3. How? Once the “what” and the “why” have justified the goal you’re setting, ask yourself how you’re going to carry it out, from physical strategies to mental motivation.
Use Your Self-Awareness to Build Your Personal Integrity Account
As mentioned earlier, making and keeping commitments to yourself and others add to your Personal Integrity Account—which contributes to your confidence and courage—while breaking those commitments withdraws from that account.
The key to making commitments that you can keep is to use your self-awareness to evaluate whether the goals and commitments you’re making are appropriate: If your goals are too high and you fail to reach them, you end up making a major withdrawal. But if you set your goals too low, you may be making small deposits when you could be making much more significant deposits to your Personal Integrity Account.
When you do fail to reach a goal, self-awareness also helps you recognize why. If you blame other people or circumstances for a failure—when in fact you set an unrealistic goal or failed to carry it out—then you may pass up other opportunities to set or achieve goals that would make deposits to your account.
Self-awareness helps you recognize when changing circumstances make a goal impossible or unwise. Rather than allowing that change—which is out of your control—to make a withdrawal from your Personal Integrity Account, acknowledge the possibility for change when you set and pursue each goal. Your personal integrity, in turn, keeps you connected to your mission so that you can adapt and stay on course in the midst of moment-to-moment changes.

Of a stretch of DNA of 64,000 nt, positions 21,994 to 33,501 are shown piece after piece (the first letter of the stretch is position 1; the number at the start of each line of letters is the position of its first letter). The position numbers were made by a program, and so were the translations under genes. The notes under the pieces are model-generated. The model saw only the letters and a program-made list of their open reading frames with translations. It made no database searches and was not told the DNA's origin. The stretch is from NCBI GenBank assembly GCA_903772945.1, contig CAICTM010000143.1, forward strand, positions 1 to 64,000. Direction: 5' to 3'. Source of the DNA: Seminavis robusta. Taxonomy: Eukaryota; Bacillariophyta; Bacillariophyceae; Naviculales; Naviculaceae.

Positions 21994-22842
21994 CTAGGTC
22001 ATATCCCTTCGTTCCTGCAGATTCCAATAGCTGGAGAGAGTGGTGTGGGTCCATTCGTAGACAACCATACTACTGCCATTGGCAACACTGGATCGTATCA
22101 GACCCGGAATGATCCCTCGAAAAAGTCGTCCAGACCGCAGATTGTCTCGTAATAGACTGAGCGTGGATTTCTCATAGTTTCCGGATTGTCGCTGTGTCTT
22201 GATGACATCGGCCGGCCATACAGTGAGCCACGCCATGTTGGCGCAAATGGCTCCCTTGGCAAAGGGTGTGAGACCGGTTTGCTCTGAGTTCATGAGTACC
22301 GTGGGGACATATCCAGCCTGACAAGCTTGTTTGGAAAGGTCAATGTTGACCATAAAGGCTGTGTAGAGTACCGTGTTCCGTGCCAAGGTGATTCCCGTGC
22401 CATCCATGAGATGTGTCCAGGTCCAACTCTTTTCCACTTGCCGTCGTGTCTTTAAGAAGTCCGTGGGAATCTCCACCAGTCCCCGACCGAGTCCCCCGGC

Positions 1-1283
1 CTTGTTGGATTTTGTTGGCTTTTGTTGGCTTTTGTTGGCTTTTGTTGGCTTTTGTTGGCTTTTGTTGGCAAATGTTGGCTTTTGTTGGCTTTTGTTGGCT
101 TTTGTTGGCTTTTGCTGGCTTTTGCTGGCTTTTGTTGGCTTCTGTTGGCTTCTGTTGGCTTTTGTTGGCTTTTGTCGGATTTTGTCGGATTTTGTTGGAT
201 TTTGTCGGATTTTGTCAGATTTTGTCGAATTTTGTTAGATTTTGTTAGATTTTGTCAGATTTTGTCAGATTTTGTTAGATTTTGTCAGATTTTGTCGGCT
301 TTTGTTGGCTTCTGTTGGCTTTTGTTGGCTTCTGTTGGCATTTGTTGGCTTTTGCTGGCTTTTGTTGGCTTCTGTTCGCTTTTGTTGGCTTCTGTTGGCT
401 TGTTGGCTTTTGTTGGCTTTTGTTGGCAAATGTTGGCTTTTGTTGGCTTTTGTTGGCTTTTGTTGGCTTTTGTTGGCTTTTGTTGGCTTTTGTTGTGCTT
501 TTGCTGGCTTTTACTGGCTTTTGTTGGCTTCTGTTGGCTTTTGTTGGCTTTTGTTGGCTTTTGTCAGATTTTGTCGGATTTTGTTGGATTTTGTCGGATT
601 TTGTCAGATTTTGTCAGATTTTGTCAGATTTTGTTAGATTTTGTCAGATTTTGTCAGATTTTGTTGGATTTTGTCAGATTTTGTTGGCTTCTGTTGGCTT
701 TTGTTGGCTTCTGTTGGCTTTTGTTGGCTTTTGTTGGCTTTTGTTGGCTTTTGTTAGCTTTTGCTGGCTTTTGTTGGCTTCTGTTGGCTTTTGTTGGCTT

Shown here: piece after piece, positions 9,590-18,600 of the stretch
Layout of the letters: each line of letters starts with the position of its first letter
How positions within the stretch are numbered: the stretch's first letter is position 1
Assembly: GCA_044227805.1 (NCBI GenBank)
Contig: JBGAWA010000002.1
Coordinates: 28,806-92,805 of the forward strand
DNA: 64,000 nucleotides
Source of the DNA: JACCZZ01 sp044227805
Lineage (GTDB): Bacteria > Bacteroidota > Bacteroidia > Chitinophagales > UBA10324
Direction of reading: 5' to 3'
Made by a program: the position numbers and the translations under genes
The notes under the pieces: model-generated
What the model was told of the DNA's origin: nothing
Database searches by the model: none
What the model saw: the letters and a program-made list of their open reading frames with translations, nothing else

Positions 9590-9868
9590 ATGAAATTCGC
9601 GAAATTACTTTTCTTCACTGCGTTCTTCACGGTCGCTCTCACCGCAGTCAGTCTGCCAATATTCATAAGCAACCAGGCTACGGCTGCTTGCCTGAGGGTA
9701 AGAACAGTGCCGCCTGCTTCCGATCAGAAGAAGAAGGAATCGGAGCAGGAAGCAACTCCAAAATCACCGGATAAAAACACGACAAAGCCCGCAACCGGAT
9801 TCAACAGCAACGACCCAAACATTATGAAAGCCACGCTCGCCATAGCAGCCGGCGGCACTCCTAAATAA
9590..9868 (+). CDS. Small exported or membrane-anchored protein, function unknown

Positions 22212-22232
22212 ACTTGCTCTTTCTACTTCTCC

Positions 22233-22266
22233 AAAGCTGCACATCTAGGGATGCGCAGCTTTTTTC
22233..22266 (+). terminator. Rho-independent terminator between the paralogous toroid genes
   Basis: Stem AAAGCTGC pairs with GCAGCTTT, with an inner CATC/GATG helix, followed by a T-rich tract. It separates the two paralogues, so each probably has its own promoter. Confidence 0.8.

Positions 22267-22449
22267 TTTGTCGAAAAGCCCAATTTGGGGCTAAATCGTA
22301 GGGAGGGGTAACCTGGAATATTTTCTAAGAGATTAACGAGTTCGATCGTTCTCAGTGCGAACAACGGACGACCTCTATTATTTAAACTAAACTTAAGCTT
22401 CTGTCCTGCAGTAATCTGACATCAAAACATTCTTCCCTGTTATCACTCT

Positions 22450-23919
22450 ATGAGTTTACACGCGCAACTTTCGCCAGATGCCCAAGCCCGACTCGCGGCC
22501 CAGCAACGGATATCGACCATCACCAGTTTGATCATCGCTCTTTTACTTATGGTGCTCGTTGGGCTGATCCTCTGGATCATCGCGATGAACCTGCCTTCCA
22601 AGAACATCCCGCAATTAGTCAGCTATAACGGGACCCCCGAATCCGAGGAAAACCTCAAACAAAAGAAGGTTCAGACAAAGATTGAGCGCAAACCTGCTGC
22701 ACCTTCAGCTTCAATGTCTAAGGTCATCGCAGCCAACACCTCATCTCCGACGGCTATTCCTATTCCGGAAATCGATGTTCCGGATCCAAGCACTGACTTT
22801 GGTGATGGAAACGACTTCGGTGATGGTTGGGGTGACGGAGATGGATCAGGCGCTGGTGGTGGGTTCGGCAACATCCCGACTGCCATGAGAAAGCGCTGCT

Self-awareness requires being deeply honest with yourself, although it can be difficult. You need to honestly ask yourself if you have what it takes and whether you’re willing to do what it takes to achieve a goal. Ask yourself whether you’re willing to take full responsibility for your personal growth, including for failures you make along the way.
Through this process, you can set goals that are realistic. This kind of honesty also acknowledges that you’ll need to push and stretch yourself in order to grow and accomplish your goals. Setting goals that are not only realistic but also challenging is an empowering process that fosters inner peace and personal growth.
Stephen Covey: Goal Setting Strategies
In addition to using all four human endowments, there are three strategies that can help you set effective, principle-based goals.
- Setting “context” goals
- Making a “perhaps” list
- Setting weekly goals
Set “Context” Goals
According to Stephen Covey, goal setting is most effective when it is contextual, that is, when your goals feed into the bigger picture of your life. For example, if your goal is to maintain good physical health, you may make a long-term goal of becoming vegetarian and running five hours a week within five years, which you narrow into a weekly goal of eating four meatless meals and exercising for three hours.
However, these long- and mid-term goals fall into the trap of putting goals in a chronos, clock-oriented framework. Context isn’t just about looking at the long term, but at the broader view of why you do things; instead of using the clock for context, create context by identifying your “what,” “why,” and “how” for your goal.